Asian Airlines Battle to Survive

Cathay Pacific imposes a hiring freeze while Indian and Chinese airlines consider cost-cutting measures as demand declines

Cathay Pacific Airways announced Friday that it is suspending all recruitment activities, its first official move to cut costs in the intensifying credit crunch.

In a notice to employees, Cathay Pacific stated: "We will begin by suspending all recruitment at both Cathay Pacific and Dragonair. Controlling our headcount will play an important role in helping us keep our costs under control."

The Hong Kong-based airline has continued hiring throughout this year, while airlines in North America and Europe have frozen hiring and even asked for voluntary furloughs from their employees. As recently as a week ago, Cathay was still hiring new flight attendants for its bases in North America.

Cathay Pacific's hiring suspension comes after a 0.7% decline in passenger traffic in September (traffic grew 0.5% in August) and a loss of HK$663 million ($85 million) in the first half. Despite the negative traffic growth, Cathay Pacific increased its passenger capacity by 14.2% in September. In the same month, it added its 119th aircraft, an Airbus A330, to its fleet.

But while it has continued to increase capacity, the rhetoric of Cathay Pacific's management has painted a very different picture. Commenting on corporate travel in an interview, the general manager of sales for the Pearl River Delta and Hong Kong, James Tong, said: "A lot of companies are now trading down—from first to business class, or from business to economy—and a number are cutting travel altogether. This is just the beginning."

Of Cathay Pacific's largest corporate travel clients, 16 out of 20 are financial services companies and one-third of the airline's Hong Kong revenues come from financial institutions. By all rational measures, corporate travel by bank employees will drop further as the finance industry continues to get hammered by volatile stockmarkets, almost nonexistent credit markets and a whirlwind of mergers and acquisitions.

In FinanceAsia's 2008 Business Travel Poll, 60% of respondents reported that their corporate travel budgets have decreased. A plurality of respondents, 38.4%, said that they travel in economy class more this year than last.

In Hong Kong trading Friday, Cathay Pacific's shares closed down HK$0.28, or 2.75%, to HK$9.90. The airline has lost 59.8% of its market value since it hit a high of HK$24 on October 29, 2007.

Elsewhere in Asia, airlines are not faring much better. On October 14, India's largest and second largest airlines, competitors Jet Airways and Kingfisher Airlines, announced a comprehensive alliance. The agreement is estimated to save the carriers a combined $307 million.

Cost-saving measures are desperately needed among India's airlines. According to India's oil ministry, the country's airlines have defaulted on at least $185 million in outstanding fuel charges. In reports, petroleum secretary RS Pandey says Jet Airways has defaulted on $53.2 million in fuel payments, while Kingfisher Airlines has failed to pay $12.4 million.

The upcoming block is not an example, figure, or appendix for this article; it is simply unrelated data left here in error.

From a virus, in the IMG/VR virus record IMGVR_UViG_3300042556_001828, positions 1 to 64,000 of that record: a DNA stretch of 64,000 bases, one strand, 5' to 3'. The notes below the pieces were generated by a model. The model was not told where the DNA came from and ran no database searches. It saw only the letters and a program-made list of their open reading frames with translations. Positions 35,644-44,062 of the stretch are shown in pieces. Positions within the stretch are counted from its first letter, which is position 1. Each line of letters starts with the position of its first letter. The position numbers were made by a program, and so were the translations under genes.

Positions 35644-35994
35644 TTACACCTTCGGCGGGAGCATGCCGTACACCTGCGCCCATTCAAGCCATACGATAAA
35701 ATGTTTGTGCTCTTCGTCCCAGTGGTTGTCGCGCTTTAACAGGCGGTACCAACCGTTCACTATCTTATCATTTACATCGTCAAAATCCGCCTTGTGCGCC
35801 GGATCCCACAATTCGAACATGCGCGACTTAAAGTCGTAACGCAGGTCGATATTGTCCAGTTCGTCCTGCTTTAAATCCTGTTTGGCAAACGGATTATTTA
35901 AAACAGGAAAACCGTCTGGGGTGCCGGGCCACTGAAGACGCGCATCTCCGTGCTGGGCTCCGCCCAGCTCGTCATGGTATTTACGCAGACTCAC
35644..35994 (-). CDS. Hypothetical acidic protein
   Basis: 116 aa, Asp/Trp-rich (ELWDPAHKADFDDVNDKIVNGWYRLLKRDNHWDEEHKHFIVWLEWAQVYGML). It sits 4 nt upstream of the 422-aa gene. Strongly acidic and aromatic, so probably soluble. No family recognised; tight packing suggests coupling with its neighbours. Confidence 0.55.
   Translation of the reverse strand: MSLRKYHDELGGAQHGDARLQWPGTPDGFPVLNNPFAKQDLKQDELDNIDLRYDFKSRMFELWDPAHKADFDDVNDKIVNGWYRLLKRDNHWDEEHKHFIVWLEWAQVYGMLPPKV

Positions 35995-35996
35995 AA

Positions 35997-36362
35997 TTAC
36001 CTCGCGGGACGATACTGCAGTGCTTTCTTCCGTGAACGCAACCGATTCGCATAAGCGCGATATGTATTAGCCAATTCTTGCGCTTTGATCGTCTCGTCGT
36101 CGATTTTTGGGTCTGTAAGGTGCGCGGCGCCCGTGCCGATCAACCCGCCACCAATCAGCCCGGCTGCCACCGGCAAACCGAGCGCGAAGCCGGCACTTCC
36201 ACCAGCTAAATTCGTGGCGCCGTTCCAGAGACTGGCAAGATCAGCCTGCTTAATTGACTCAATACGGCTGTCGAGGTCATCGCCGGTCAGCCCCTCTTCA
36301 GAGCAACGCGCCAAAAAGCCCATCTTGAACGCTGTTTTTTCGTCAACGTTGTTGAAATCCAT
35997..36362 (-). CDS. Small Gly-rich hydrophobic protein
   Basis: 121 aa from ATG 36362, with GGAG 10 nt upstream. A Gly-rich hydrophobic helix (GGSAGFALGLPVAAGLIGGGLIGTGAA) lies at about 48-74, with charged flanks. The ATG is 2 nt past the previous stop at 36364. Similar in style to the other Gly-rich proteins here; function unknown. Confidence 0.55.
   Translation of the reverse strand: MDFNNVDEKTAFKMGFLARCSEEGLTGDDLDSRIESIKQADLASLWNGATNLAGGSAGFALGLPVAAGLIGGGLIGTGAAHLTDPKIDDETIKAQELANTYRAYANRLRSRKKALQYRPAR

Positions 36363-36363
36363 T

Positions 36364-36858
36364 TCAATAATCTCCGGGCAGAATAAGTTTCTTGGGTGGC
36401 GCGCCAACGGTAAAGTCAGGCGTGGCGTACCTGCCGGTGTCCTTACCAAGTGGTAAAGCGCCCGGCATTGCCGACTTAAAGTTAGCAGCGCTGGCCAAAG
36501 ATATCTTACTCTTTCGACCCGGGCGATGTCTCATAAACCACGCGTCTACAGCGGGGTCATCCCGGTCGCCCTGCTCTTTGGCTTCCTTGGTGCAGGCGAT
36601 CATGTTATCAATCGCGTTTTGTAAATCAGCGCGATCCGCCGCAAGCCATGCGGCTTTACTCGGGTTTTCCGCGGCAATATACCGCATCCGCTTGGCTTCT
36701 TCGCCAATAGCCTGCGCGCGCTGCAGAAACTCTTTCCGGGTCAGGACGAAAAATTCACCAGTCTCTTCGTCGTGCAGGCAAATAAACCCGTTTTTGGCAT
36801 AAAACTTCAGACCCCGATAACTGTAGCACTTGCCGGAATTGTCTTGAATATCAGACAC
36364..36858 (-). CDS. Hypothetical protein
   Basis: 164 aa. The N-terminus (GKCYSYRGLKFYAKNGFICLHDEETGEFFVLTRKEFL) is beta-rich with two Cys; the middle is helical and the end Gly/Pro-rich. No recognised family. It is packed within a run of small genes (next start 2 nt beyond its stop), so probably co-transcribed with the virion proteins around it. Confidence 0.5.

India's airlines remain some of the weakest in the region. Since the airline industry's liberalisation in 2003, new carriers—especially the low-cost ones—have proliferated. While many analysts have predicted a shakeout in the industry for some time, it has not yet occurred. Today's falling demand coupled with a 24% rise in fuel prices year-on-year may precipitate the expected consolidation.

Already, state-owned carriers Air India and Indian Airlines have combined, Jet Airways has acquired rival Air Sahara and Kingfisher has bought Air Deccan. Some speculate that the Jet Airways-Kingfisher alliance could be a precursor to merger, although the management at both airlines deny such rumours.

The Federation of Indian Airlines predicts that the country's airline industry will post total losses of $2 billion for 2008. Kingfisher Airlines reported Thursday a Rs1.88 billion ($37 million) loss for the nine months ending March 31.

Meanwhile, China's airline industry continues to see its own difficulties. The country's big three—Air China, China Southern Airlines and China Eastern Airlines—reported losses in the third quarter, partly due to much lower-than-expected demand during the Olympic Games in August. Last week local media reported that the Shanghai government had given its approval for a merger between Shanghai-based competitors China Eastern and Shanghai Airlines, which is deemed necessary by many analysts to keep ailing China Eastern afloat.

As with the financial sector, news about the airline industry changes every week. Last month, International Air Transport Association (IATA) CEO Giovanni Bisignani stated that 28 airlines around the world have gone bankrupt and 20 more are at risk. Today, that number stands at 29 as Spain's LTE shut its doors last week.

Tony Tyler, chief executive of Cathay Pacific Airways, summed up the situation in his monthly message for October: "Cathay Pacific—and the airline industry as a whole—has entered another very troublesome period. We've battled our way through hard times in the past, and we will do so again." Battle away.